Even though he’s seeing more musical success than ever before in his life, veteran frontman Joshua Fleming is terrified. On the heels of sophomore album The Native, Fleming’s band, Vandoliers, is rapidly becoming one of the most exciting new acts in all of Americana, lauded by American Songwriter, Rolling Stone, and Vice. Which means that now, Fleming and his five bandmates are finally treating their gritty Texas tunes like a full-time job.
“I had to quit my day job, and so did everyone else in the band,” Fleming says. “This is our career now, and it’s very scary. We’re only a two-year-old band, and I’m a little freaked out. It hasn’t really caught up to me yet that things are actually going well. I’ve been playing for 16 years and I’ve never seen this kind of support or this kind of reaction to my music. I don’t have a country music pedigree. I consider myself a transplant from rock and punk and coming into a new genre, I’m just happy people are listening to my music.”
Before forming Vandoliers alongside Dustin Fleming, Cory Graves, Mark Moncrieff, Guyton Sanders, and Travis Curry, Fleming fronted The Phuss, known for high-energy, blown-out punkish tunes. Fleming brings plenty of that influence to Vandoliers, whose equally kinetic tunes have been described repeatedly as a modern revival of cowpunk. But one listen to The Native is enough to prove that there’s more going on here than some retread of ‘70s country punk.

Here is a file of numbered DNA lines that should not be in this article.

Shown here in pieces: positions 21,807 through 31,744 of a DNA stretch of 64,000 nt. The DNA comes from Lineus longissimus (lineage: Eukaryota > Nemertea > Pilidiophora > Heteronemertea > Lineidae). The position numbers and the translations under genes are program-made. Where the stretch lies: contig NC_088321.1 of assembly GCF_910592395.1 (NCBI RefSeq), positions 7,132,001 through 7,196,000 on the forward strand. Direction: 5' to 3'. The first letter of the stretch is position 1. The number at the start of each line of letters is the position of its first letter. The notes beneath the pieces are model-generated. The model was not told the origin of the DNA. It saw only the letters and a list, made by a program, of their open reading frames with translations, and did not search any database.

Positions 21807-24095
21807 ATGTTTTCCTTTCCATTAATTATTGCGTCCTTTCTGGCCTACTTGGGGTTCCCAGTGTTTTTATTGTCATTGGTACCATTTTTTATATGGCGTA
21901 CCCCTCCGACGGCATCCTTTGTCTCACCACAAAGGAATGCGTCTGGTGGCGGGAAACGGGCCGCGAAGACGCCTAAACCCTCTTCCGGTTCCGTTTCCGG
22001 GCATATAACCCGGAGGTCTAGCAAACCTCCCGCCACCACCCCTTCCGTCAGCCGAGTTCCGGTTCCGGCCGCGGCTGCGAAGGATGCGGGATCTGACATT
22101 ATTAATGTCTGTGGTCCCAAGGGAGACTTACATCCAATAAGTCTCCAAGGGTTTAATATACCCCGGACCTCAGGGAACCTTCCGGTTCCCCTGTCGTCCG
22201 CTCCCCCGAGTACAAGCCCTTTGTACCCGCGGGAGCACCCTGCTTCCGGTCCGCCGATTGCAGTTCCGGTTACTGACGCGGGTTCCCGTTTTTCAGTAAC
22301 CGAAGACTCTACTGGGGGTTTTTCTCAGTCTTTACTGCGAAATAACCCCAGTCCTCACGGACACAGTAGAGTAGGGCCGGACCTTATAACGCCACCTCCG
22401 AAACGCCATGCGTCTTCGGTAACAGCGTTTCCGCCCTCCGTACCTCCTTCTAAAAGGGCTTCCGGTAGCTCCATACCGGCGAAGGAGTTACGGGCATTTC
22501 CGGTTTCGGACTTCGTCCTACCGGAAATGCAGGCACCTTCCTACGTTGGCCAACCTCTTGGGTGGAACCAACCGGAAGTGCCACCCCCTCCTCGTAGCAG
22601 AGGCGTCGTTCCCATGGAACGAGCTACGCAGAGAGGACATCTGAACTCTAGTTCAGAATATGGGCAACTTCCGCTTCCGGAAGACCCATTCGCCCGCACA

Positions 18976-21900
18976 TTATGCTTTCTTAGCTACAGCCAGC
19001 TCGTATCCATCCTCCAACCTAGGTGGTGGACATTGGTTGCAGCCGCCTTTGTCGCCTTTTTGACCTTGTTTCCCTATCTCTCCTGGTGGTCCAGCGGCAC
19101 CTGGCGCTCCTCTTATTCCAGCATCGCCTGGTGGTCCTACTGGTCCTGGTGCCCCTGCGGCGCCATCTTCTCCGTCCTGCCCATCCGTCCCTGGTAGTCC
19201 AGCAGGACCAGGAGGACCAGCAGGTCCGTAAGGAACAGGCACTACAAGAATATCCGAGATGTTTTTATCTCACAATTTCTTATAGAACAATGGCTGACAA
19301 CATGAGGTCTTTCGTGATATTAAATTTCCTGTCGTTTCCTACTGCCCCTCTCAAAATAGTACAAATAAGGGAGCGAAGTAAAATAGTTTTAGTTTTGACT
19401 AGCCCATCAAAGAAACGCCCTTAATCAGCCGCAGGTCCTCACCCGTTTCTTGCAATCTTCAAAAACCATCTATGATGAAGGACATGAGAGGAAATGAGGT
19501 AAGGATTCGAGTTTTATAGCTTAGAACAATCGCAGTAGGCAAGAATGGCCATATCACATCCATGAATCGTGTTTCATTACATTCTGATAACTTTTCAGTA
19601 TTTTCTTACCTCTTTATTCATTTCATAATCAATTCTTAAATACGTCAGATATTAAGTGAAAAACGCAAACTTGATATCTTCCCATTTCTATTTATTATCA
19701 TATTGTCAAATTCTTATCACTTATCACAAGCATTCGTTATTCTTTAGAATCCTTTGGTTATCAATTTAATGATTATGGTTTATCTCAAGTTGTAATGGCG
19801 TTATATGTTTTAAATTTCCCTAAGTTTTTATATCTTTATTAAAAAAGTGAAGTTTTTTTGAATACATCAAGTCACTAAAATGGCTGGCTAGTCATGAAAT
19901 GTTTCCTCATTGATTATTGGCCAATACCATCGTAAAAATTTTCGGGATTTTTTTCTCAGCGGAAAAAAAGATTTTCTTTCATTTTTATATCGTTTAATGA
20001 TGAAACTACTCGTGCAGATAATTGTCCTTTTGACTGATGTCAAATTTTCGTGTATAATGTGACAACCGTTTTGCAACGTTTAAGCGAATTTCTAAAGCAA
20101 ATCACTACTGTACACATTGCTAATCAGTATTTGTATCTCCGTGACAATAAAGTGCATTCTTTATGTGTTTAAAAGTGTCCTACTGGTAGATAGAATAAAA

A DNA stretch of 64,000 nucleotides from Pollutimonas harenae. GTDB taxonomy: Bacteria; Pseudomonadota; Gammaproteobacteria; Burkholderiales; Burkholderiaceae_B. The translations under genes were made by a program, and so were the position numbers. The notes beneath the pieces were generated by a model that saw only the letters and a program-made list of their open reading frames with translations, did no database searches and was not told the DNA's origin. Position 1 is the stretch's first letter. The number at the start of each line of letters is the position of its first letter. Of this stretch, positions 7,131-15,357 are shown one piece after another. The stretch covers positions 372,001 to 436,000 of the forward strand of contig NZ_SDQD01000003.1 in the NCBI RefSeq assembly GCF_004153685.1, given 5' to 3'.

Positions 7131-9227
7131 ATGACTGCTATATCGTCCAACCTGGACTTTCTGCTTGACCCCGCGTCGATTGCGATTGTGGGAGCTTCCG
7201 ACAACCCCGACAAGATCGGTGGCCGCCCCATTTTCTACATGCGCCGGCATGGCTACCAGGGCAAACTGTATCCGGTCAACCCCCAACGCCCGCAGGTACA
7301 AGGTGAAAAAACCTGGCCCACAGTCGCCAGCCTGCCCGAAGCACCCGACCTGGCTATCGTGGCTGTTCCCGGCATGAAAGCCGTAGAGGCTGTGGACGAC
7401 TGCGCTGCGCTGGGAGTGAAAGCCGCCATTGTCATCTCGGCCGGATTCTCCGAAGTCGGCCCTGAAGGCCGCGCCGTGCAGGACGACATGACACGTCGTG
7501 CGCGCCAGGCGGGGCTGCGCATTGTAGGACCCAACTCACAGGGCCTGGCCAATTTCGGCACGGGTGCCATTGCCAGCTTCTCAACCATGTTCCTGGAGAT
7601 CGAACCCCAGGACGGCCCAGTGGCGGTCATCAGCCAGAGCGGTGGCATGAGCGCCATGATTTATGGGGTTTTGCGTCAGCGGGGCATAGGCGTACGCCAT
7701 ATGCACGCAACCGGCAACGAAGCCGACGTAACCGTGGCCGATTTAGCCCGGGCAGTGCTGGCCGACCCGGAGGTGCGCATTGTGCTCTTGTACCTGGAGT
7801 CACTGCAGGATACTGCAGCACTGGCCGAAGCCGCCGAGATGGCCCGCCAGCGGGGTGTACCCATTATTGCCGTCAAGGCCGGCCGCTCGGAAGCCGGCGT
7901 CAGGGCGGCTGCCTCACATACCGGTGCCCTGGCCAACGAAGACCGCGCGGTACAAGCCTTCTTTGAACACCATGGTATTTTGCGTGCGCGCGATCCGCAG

On The Native, Tejano and traditionalism and Bob Wills-style Western swing are all shaken together into a musical Molotov cocktail with rockabilly and Willie Nelson-era outlaw country. “For better or worse, it’s Texas music. I’m obsessed with the different sounds that came out of our state,” Fleming says. “We wanted to pay tribute to that, but our sound is really mostly about my life and my travels and where I’ve been and what I’ve done. There’s a couple of boot scootin’ songs, but that’s about it. This is our attempt at making a truly Texas record.”
But Vandoliers’ sound doesn’t fit squarely into any genre-shaped box, much less Texas country, and it’s easy enough to think that the band might struggle amongst the frat boy crooners and honky tonk heroes that currently dominate the state’s expansive music scene, but that hasn’t been the case. “I’ve felt a lot of support through other bands,” says Fleming. “I’m very thankful to be in this scene, wherever I am in it.”
Coming from a punk background, Fleming says that fellow Texas musicians, like Paul Cauthen, the Texas Gentlemen, and the Old 97s, were surprisingly welcoming to a complete newcomer. “Punk is real competitive and everyone talks shit about each other,” he says. “There’s a lot less idol worship in Texas music, which is really great. Everyone is really welcoming and everyone is a really cool dude and I can come up to anyone and ask, they’ll give me their two cents. There’s a really cool camaraderie in this scene.”